Immunoradiometric assay for quantitative determination of Hepatitis B surface Antigen (HBsAg) in human serum or plasma
In 1965, Dr. Blumberg who was studying hemophilia, found an antibody in two patients which reacted against an antigen from an Australian Aborigine. Later the antigen was found in patients with serum type hepatitis and was initially designated "Australian Antigen". Subsequent study has shown the Australian Antigen to be the hepatitis B surface antigen (HBsAg). Initially there appeared to be three particles associated with hepatitis B infection: a large "complete" particle called the "Dane particle", an oblong 42nm particle and a small circular 22nm particle. Further research identified the Dane particle as the hepatitis B virion and the other two particles as excess surface protein. This former terminology is no longer used and the virus is referred to according to its structure. HBsAg presents an antigenic heterogeneity. The principle determinant is called “a” and is common to all the different types of HBsAg. There are two other pairs of major determinants that is d/y (1y, 2y, 3y) and w/r which are mutually exclusive. Therefore the following combinations are possible adw, adr, ayw, ayr. Subsequent association with hepatitis B virus (HBV) led to the development of sensitive, specific markers of HBV infection. During acute and chronic HBV infection, HBsAg is produced in excess amounts, circulating in blood as both 22nm spherical and tubular particles. HBsAg can be identified in serum 30~60 days after exposure to HBV and persists for variable periods depending on the resolution of the infection. Antibody to HBsAg (anti-HBs) develops after a resolved infection and is responsible for long-term immunity. Anti-HBc develops in both resolved acute infections and chronic HBV infections and persists indefinitely. Immunoglobulin M (IgM) anti-HBc appears early in infection and persists for greater than or equal to 6 month. It is a reliable marker of acute HBV infection.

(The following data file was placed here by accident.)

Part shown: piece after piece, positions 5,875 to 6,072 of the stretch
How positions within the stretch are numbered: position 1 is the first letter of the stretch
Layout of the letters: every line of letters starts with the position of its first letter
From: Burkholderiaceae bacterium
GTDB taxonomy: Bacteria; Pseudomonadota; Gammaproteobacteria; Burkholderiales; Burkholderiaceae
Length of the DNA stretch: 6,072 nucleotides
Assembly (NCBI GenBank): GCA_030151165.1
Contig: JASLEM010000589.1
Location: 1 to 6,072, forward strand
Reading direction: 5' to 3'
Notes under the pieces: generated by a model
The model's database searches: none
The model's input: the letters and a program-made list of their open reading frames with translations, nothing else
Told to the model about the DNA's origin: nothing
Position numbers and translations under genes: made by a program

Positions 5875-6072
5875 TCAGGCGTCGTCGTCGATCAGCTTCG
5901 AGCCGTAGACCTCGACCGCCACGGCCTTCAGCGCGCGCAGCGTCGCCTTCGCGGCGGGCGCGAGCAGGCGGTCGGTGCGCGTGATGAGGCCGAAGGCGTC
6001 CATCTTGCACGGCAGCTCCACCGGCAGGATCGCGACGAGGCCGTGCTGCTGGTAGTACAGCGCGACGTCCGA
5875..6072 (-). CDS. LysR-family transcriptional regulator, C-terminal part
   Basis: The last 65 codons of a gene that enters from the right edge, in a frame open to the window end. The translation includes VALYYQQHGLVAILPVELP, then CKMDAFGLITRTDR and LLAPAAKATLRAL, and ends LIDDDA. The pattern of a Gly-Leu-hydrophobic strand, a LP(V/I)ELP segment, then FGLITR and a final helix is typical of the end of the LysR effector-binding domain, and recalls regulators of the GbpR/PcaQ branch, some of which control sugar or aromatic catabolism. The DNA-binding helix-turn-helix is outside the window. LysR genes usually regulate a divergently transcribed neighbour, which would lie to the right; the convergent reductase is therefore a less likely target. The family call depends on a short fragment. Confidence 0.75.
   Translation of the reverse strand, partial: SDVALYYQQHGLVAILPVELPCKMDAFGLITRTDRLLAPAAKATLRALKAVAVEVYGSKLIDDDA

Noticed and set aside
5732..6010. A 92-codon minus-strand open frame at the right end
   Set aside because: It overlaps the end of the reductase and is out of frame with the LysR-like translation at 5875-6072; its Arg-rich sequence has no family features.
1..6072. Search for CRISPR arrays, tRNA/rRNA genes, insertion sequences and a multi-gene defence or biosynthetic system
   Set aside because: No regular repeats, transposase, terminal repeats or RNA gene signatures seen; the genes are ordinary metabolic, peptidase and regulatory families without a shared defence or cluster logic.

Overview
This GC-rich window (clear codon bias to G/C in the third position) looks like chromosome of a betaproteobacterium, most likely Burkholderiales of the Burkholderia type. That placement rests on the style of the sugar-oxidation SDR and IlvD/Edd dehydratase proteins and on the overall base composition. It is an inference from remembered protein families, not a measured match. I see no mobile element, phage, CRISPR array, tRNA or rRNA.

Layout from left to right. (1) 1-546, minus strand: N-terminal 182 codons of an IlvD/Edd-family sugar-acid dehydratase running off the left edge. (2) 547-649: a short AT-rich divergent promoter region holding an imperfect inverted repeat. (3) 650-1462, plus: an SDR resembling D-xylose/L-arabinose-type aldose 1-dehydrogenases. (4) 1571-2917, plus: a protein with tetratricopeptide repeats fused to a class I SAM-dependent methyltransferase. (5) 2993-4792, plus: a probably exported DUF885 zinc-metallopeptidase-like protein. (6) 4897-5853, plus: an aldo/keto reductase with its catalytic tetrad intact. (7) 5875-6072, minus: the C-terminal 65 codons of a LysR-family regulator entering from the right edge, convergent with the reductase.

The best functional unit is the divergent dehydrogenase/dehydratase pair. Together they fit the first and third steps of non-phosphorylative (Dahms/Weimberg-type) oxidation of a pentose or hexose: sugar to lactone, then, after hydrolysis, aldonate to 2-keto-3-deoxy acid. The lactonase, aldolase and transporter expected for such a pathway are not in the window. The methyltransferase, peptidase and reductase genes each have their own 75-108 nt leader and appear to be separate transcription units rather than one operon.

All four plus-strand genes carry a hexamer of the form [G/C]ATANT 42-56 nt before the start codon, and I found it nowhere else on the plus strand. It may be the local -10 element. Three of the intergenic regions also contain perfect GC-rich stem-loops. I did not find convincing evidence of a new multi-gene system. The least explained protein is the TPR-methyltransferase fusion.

The RIAKEY HBsAg IRMA Tube is a non-competitive immunoradiometric (IRMA) method (“sandwich”). The method employs two highly specific monoclonal anti-HBs antibodies which recognize two different epitopes of the molecule. One antibody is coated on solid phase (coated tube), the other, specific for the HBsAg and labeled with Iodine-125, is used as a tracer. Antibody-coated polystyrene tubes serve as solid phase. The tracer antibody and the coated antibody react simultaneously with the HBsAg present in the standards, control serum and samples. Unbounded material is removed by a washing step. The amount of bound tracer will be directly proportional to the HBsAg concentration and the remaining radioactivity bound to the tubes is measured in a gamma scintillation counter.